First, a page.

The Australian Tax Office (ATO) has cracked down on tax underpayment in the past year. In doing so, they’ve drawn particular attention to superannuation payments, which a large proportion of businesses chronically fail to pay on time. This is in many cases because businesses borrow their employees’ superannuation to cover budget shortfalls, and then catch up on payments when their financial situation improves.

shutterstock 368054765 300x200 - Superannuation underpayments highlight the need for better cash flow solutions

In an effort to end this practice of using superannuation as a cash flow management tool, the ATO enabled employees to review employer contribution amounts and their total super balance through myGov starting March 2019. Since then, the number of complaints by employees regarding employer underpayments has surged to the point that the ATO has not been able to meet its performance commitment to resolve the majority of cases within 4 months.

Many businesses, however, underpay out of simple ignorance of their obligations. Regardless of the cause, pressure has been mounting on businesses to step up. To solve the problem, employers need support in learning both about their obligations, and about their cash flow management options.

Payroll software is often hopelessly outdated

The rollout of Single Touch Payroll (STP) reporting has highlighted just how few businesses are using modern payroll software. According to the Australian Payroll Association, approximately 80 percent of businesses in the country haven’t updated their payroll software in 20 years, since the turn of the millennium. Not only does this mean that their software is outdated, it often also means that businesses are using the wrong software.

Digital payroll management systems are often adopted relatively early in a business’ development. Due to cost concerns, the software they use is often designed specifically and exclusively for smaller businesses, and should be replaced with something more appropriate when the business grows larger. Not doing so makes it difficult to reliably manage their tax obligations. In some cases, businesses are unaware that they’ve done anything wrong until the ATO comes knocking.

Businesses are hesitant to lodge tax returns

Businesses who know that they’re behind on superannuation payments often don’t know what to do. Fearing what will happen when they get their lodgements up to date, they avoid doing so as long as possible. After all, they’re behind on payments because of cash flow issues, and can’t simply pay up. Discussing the issue on MyBusiness’ podcast last month, ATO assistant commissioner Peter Holt urged businesses to seek support from the tax office and from their tax agents. Once their lodgements are up to date, he says, the ATO will work with businesses on payment arrangements for any outstanding debts.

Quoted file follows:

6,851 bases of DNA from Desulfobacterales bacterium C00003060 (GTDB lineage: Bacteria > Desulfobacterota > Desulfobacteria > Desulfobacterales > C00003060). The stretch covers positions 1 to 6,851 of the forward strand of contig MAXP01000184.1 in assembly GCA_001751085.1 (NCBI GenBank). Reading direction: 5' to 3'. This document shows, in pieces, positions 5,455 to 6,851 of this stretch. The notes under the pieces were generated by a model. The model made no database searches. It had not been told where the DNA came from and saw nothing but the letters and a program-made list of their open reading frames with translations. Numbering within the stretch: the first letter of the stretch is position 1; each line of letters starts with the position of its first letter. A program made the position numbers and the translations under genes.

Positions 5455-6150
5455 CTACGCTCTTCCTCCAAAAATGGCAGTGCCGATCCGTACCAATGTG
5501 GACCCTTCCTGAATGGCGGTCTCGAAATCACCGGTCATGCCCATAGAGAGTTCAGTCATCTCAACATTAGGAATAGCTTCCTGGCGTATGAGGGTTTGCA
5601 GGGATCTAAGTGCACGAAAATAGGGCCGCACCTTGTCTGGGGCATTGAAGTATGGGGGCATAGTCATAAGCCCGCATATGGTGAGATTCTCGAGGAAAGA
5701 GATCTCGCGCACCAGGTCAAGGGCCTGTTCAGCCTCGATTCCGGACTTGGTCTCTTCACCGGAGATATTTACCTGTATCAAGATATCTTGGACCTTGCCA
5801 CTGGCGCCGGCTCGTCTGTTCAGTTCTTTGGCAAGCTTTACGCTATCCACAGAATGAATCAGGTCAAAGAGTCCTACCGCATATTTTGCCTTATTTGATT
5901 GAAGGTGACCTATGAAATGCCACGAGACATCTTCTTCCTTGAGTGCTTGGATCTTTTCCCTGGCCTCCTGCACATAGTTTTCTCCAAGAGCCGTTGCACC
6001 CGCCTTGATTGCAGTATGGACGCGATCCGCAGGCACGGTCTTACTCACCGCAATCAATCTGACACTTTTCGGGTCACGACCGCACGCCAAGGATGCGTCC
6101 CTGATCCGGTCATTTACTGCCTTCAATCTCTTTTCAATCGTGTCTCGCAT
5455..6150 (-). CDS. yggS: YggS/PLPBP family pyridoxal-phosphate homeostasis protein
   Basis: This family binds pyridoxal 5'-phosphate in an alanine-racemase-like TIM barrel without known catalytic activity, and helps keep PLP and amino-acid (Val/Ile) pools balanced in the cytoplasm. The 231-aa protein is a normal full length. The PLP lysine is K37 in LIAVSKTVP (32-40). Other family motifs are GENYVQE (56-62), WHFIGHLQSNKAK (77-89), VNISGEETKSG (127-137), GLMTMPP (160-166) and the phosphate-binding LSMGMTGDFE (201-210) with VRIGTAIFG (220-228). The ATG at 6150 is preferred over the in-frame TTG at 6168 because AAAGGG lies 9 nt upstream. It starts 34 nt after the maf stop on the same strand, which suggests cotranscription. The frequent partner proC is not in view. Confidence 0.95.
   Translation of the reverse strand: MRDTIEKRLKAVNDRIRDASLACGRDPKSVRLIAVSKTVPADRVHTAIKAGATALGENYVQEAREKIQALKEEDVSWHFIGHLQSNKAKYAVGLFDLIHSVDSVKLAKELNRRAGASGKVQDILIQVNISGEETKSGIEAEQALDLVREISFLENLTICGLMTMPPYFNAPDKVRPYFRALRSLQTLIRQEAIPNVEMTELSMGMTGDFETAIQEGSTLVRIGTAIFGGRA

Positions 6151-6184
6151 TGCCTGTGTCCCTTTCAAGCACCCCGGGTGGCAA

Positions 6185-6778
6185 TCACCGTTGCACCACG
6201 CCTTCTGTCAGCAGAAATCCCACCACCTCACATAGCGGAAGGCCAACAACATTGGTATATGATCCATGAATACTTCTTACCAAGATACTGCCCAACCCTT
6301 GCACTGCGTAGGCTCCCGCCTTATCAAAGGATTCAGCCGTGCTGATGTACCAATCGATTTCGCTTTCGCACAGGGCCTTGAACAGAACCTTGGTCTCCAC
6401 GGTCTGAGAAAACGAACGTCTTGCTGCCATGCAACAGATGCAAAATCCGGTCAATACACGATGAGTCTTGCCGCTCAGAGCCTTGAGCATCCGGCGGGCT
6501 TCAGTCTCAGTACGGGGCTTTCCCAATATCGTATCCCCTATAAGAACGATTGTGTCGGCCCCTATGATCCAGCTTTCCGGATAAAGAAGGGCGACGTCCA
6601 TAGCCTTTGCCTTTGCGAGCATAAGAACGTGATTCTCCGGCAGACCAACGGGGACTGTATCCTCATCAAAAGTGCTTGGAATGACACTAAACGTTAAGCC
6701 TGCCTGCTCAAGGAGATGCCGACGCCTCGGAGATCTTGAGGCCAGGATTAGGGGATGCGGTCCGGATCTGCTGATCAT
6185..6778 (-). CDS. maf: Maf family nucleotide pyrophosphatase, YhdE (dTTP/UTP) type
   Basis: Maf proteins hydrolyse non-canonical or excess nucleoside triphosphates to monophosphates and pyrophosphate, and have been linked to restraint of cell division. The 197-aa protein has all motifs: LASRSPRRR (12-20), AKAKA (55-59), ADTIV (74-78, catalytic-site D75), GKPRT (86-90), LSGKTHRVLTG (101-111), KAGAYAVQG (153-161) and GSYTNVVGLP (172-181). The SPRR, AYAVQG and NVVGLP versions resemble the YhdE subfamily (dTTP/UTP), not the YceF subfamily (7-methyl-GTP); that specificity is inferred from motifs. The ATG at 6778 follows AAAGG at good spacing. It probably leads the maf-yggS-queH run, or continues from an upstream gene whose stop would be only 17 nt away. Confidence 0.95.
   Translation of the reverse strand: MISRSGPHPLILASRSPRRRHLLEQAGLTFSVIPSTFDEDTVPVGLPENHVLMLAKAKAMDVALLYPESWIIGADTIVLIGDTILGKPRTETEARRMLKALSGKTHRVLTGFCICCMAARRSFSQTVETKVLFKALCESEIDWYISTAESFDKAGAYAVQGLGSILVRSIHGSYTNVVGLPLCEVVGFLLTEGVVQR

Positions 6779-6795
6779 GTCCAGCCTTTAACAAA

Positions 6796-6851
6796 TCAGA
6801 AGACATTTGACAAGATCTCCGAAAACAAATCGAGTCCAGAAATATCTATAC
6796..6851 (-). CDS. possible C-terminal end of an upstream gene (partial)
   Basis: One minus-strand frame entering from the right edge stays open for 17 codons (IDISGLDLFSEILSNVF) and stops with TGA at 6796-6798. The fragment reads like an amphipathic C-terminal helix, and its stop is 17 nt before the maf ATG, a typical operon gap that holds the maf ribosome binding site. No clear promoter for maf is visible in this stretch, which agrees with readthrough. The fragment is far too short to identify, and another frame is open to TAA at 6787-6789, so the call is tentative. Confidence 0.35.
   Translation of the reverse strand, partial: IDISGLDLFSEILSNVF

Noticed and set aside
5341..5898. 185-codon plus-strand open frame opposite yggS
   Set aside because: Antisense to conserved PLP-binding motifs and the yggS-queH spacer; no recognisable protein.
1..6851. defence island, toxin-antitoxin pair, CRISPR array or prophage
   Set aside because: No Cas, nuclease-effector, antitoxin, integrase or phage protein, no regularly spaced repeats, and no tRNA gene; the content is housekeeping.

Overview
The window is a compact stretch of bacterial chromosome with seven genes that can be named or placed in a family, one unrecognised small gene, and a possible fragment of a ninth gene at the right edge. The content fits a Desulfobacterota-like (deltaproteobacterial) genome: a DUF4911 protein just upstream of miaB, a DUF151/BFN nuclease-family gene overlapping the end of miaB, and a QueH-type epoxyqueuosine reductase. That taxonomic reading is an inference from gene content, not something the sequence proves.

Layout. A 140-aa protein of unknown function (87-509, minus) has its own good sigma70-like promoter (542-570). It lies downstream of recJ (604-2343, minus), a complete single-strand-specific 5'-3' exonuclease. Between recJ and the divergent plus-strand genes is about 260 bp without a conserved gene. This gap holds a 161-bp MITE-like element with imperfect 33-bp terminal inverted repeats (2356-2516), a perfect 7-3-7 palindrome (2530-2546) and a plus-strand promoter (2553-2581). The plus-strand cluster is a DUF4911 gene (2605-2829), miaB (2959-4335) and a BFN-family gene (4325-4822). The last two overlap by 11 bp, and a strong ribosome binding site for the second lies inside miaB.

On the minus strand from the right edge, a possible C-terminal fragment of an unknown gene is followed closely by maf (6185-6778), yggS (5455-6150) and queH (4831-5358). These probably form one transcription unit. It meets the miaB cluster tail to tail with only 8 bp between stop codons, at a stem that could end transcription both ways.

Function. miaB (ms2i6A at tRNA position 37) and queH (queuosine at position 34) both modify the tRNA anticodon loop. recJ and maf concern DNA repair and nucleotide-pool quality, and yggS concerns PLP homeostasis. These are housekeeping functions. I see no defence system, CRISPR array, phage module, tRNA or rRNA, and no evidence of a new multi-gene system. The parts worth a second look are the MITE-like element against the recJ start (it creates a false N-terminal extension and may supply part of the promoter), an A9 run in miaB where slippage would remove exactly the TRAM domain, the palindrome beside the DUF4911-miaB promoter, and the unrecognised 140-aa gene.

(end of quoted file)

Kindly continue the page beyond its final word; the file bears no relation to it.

Better cash flow solutions are the key

Businesses who borrow their employees’ superannuation don’t do so for fun, but rather because they need money to keep their business operational in the short term. In order to reliably end this practice, those businesses need better cash flow management tools. Fortunately, these tools already exist, and are readily accessible to most businesses.

Invoice finance

The most accessible and versatile tool available to businesses of any size is invoice financing. This allows them to deal with any type of budget shortfall or cash flow interruption almost instantly, making it an ideal default cash flow solution.

To factor an invoice, the business simply submits it to their financial institution after issuing it to the customer. In exchange, the financial institution will pay out the majority of the value of the invoice up front, giving the business immediate access to the cash they need. The financial institution will then manage collection of the payment from the customer, before paying out most of the remaining funds, minus a predetermined fee.

Supply chain finance

Supply chain finance is a way to manage supply costs in the near term, and to free up working capital for other uses. It can also be used to deal with cash flow interruptions, but it’s ideal for businesses who are looking for a way to take advantage of a short term growth opportunity.

For example, businesses often need to stock more products and hire additional temporary workers to be able to manage the holiday rush. Instead of paying directly, the business’ financial institution can pay suppliers on time on their behalf, deferring the business’ payment by up to 90 days. As a result, the working capital they save can instead be spent on other preparations, like hiring additional temporary workers.

With more to spend on both stock and temporary workers, the business can maximise its profits during the holidays, and make payment after the dust has settled. Most importantly, it allows the business to pursue growth opportunities without risking employee assets to do so. These kinds of cash flow management tools allow businesses to get the cash they need when they need it, without risking the ire of the ATO.

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